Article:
FNTN.DE - freenet AG

XETRA - XETRA Delayed Price. Currency in EUR
20.59
+0.03 (+0.15%)
At close: 5:35PM CET
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Previous Close20.56
Open20.55
Bid20.58 x 27300
Ask20.59 x 41000
Day's Range20.55 - 20.58
52 Week Range16.11 - 21.64
Volume338,539
Avg. Volume507,929
Market Cap2.637B
Beta (3Y Monthly)1.04
PE Ratio (TTM)10.84
EPS (TTM)1.90
Earnings DateNov 7, 2019
Forward Dividend & Yield1.65 (8.03%)
Ex-Dividend Date2019-05-17
1y Target EstN/A
  • Thomson Reuters StreetEvents

    Edited Transcript of FNTN.DE earnings conference call or presentation 7-Nov-19 10:00am GMT

    Q3 2019 freenet AG Earnings Call

  • Read This Before You Buy freenet AG (ETR:FNTN) Because Of Its P/E Ratio
    Simply Wall St.

    Read This Before You Buy freenet AG (ETR:FNTN) Because Of Its P/E Ratio

    This article is written for those who want to get better at using price to earnings ratios (P/E ratios). We'll show...

  • Reuters

    Sunrise counts cost of its failure to buy Liberty Global business

    Sunrise Communications said on Wednesday it faces a hit of up to 125 million Swiss francs ($125 million) from its failed bid to buy Liberty Global's Swiss unit, as the U.S. cable company held out hopes a deal could be revived. Sunrise's costs from the failed 6.3 billion franc deal, halted after opposition from the Swiss telecommunication company's biggest shareholder, include a 50 million franc break-up fee to Liberty Global, as well as 19 million francs in underwriting fees and already-incurred integration costs of 24 million francs. Last month, Sunrise scrapped its takeover of Liberty's UPC Switzerland business when German firm Freenet, which holds 25% of the Swiss telecommunications group, balked on concerns the move was too expensive.

  • Reuters

    UPDATE 3-Sunrise counts cost of its failure to buy Liberty Global business

    Sunrise Communications said on Wednesday it faces a hit of up to 125 million Swiss francs ($125 million) from its failed bid to buy Liberty Global's Swiss unit, as the U.S. cable company held out hopes a deal could be revived. Sunrise's costs from the failed 6.3 billion franc deal, halted after opposition from the Swiss telecommunication company's biggest shareholder, include a 50 million franc break-up fee to Liberty Global, as well as 19 million francs in underwriting fees and already-incurred integration costs of 24 million francs. Last month, Sunrise scrapped its takeover of Liberty's UPC Switzerland business when German firm Freenet, which holds 25% of the Swiss telecommunications group, balked on concerns the move was too expensive.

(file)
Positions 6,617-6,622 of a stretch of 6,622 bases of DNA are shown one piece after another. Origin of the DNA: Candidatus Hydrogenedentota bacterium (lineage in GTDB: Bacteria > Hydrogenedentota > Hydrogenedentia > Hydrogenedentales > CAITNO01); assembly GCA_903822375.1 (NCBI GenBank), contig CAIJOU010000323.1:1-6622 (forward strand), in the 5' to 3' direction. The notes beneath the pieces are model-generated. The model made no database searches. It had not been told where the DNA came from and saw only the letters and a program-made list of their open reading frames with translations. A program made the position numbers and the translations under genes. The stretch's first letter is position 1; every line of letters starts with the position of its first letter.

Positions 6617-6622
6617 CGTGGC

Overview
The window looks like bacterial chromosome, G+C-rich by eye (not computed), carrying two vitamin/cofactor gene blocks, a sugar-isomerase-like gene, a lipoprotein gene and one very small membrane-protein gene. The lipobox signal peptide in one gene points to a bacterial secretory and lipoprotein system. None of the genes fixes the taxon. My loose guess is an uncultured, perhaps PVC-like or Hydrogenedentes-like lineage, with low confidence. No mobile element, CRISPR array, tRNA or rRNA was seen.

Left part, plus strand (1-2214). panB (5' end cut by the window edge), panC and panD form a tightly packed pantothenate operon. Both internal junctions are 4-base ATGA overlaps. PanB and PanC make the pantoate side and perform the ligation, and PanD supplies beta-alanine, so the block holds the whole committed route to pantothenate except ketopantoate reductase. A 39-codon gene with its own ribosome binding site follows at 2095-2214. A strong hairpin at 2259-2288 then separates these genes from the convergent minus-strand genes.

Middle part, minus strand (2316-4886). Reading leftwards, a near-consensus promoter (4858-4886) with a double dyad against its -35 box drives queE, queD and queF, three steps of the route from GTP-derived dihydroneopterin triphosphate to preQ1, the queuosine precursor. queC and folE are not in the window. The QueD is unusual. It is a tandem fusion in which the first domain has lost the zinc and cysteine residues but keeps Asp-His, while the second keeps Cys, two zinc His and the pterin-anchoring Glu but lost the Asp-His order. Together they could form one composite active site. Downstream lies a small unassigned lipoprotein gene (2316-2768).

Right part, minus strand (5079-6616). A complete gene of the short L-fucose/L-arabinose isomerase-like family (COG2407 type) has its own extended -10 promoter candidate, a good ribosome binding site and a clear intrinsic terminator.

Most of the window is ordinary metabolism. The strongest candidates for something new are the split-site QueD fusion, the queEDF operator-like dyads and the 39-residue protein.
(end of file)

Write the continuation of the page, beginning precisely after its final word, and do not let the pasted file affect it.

• Why freenet AG (ETR:FNTN) Could Be Worth Watching
    Simply Wall St.

    Why freenet AG (ETR:FNTN) Could Be Worth Watching

    freenet AG (ETR:FNTN), which is in the wireless telecom business, and is based in Germany, received a lot of attention...

  • Investor revolt torpedoes Swiss Sunrise's $6.4 billion Liberty Global deal
    Reuters

    Investor revolt torpedoes Swiss Sunrise's $6.4 billion Liberty Global deal

    Sunrise Communications Group bowed to investor pressure on Tuesday and scrapped its 6.3 billion Swiss franc (£4.9 billion) acquisition of Liberty Global's Swiss cable business UPC. The number two Swiss telecommunications group had battled to save the deal in the face of opposition from its biggest shareholder, Germany's Freenet , which holds 25% of its stock, and activist investors including Axxion and AOC. "This is a missed opportunity to promote competition in the Swiss market," said Sunrise Chief Executive Olaf Swantee, who had planned to bundle mobile, broadband, TV and fixed-line products to close the gap to market leader Swisscom .

  • Reuters

    UPDATE 6-Investor revolt torpedoes Swiss Sunrise's $6.4 bln Liberty Global deal

    Sunrise Communications Group bowed to investor pressure on Tuesday and scrapped its 6.3 billion Swiss franc ($6.39 billion) acquisition of Liberty Global's Swiss cable business UPC. The number two Swiss telecommunications group had battled to save the deal in the face of opposition from its biggest shareholder, Germany's Freenet, which holds 25% of its stock, and activist investors including Axxion and AOC.

  • freenet AG (ETR:FNTN) Delivered A Better ROE Than Its Industry
    Simply Wall St.

    freenet AG (ETR:FNTN) Delivered A Better ROE Than Its Industry

    Many investors are still learning about the various metrics that can be useful when analysing a stock. This article is...

  • Did Cable Cowboy John Malone Just Blink in a Deal?
    Bloomberg

    Did Cable Cowboy John Malone Just Blink in a Deal?